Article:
City officials are investigating what appears to have been a systemic problem of missing money from Municipal Court receipts.
City Auditor Jim Prescott told the City Council Monday night that a review of 146 days of deposits and 123 deposit sheets in the last fiscal year showed 71 of those sheets showed variances and "a large majority were shortages" ranging from $464 to $1.
On average, deposits from Municipal Court from the review period showed a 3 percent error rate.
City Finance Director Robert Strom told the City Council that the same person had been doing deposits during that period of time. He said if the auditors "found out anything that is a variance like that" to "go ahead and pursue them."
Deputy City Solicitor Evan Kirshenbaum soon took over the podium and said the person doing the deposits is "no longer with the city" and could not comment on the matter at this time.
City Council President Anthony Lupino said he was concerned if the city came to find out there were shortages in the Municipal Court deposits and no action was taken.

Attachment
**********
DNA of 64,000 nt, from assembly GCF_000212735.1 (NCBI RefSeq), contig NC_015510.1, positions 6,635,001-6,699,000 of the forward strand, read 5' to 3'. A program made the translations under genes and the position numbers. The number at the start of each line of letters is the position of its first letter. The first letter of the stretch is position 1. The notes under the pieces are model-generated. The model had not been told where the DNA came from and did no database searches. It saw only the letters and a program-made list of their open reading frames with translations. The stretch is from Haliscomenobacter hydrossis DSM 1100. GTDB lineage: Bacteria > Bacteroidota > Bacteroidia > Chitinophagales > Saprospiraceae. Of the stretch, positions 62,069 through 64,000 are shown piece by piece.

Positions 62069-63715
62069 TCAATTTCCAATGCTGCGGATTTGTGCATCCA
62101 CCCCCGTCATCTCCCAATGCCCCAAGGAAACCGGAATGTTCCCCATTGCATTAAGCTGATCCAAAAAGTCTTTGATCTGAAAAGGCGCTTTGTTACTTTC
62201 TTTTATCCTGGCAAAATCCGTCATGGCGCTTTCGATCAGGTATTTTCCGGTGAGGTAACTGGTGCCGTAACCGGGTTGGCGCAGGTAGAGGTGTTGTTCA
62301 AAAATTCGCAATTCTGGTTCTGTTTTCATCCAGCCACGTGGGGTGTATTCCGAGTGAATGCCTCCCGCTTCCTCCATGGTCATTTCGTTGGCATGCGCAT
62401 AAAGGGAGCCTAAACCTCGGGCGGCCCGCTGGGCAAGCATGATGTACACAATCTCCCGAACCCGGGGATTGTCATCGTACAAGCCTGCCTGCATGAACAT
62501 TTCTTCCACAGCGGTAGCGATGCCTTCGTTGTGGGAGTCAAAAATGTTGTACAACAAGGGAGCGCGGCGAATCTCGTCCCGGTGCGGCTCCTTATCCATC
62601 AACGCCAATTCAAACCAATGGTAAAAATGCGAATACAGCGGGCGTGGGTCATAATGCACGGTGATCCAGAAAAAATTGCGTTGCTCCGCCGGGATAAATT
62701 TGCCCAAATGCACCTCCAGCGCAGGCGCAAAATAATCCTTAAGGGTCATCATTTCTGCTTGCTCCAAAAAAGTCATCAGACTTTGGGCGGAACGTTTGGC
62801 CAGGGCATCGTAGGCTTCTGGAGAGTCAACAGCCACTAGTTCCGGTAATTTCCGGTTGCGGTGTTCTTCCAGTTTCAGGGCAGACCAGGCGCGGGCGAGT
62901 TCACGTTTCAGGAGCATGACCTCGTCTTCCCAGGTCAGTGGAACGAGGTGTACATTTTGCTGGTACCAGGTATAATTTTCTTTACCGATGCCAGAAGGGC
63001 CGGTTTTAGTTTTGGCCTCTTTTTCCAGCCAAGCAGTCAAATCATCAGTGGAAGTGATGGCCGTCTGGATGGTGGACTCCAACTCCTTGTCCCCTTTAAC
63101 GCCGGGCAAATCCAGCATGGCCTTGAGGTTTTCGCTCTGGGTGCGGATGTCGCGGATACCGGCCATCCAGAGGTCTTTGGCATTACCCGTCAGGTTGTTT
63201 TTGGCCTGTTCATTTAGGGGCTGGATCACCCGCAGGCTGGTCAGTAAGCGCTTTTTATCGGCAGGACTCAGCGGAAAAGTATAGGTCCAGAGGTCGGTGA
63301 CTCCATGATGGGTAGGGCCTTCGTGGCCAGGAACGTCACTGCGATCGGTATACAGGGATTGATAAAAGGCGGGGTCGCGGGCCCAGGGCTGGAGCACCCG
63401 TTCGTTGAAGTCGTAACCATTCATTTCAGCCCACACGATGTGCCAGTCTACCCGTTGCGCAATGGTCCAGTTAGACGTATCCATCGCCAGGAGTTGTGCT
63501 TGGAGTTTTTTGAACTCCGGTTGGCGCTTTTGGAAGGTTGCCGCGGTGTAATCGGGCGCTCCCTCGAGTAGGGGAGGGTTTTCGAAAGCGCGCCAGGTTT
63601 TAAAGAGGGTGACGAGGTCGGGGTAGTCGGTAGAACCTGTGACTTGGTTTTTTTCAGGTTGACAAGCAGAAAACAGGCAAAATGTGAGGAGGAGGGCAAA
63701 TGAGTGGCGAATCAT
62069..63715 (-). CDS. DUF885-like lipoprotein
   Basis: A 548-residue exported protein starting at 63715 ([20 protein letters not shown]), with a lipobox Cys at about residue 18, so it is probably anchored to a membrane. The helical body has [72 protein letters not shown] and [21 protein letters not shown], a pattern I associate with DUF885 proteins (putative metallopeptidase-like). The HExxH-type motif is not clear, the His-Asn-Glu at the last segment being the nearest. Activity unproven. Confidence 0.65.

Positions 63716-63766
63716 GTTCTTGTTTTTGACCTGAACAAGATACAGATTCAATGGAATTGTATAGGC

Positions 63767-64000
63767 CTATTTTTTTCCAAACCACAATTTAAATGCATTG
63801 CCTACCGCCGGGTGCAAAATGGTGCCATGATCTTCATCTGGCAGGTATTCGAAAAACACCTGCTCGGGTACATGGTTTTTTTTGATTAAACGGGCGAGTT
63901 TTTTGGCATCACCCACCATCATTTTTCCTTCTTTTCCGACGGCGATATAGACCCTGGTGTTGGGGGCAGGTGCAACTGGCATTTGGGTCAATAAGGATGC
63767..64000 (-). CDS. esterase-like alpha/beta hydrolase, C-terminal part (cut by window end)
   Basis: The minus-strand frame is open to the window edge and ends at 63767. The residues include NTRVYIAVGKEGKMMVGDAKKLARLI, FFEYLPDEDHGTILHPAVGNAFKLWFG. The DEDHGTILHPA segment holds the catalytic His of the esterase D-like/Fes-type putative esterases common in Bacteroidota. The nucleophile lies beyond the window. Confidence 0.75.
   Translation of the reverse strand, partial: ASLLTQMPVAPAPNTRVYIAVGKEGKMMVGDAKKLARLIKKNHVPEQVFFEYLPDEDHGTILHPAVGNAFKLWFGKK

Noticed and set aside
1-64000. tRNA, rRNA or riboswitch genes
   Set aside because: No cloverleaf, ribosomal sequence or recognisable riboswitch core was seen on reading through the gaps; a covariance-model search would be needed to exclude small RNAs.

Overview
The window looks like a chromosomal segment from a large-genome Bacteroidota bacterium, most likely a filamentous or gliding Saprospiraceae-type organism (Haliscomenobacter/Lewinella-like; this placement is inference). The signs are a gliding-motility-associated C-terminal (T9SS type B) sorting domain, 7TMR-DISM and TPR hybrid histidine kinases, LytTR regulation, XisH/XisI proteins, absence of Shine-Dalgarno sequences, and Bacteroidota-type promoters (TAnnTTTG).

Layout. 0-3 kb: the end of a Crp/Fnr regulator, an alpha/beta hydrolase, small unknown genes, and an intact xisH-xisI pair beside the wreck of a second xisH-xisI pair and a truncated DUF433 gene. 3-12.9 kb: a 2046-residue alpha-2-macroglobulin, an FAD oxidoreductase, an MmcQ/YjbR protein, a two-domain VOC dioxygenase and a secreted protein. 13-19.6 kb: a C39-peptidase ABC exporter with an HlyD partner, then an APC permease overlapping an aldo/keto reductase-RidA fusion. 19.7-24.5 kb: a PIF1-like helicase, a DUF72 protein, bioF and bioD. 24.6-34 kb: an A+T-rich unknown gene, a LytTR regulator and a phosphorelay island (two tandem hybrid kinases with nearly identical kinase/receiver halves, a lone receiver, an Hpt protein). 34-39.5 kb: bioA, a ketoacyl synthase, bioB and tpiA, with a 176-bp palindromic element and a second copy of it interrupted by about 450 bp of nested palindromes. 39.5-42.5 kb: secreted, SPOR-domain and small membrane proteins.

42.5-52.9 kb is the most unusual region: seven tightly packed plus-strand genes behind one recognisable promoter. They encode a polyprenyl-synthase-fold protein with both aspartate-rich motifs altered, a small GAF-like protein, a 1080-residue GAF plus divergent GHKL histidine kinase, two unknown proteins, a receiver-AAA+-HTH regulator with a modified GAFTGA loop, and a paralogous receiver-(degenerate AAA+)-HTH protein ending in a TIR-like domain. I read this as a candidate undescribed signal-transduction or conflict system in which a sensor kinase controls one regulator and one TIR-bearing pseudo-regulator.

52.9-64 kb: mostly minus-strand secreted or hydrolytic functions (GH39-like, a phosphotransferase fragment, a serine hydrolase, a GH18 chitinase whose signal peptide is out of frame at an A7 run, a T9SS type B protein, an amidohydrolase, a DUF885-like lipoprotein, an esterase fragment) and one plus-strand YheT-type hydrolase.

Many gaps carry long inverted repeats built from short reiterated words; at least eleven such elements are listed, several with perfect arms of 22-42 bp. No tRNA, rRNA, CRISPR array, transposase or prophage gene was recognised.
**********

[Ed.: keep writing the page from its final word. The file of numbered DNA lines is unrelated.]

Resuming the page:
"If there's an imbalance and we're having the same people make the same deposits, [shouldn't] we try to get someone new to make some of those deposits?" Lupino asked. "What was the definition of insanity?"
Councilman Emilio Navarro was surprised to learn that the court takes cash payments. He originally asked how there could be a disparity if the deposits were in the form of checks.
"We take cash?" he said. "I guess my question was answered."
"They've got a whole box of rubber checks, if you want to look at it," Lupino said.
Municipal Court collects money from parking and traffic tickets and fines paid by people convicted of violating local ordinances.
This is a developing story. More details will be posted soon.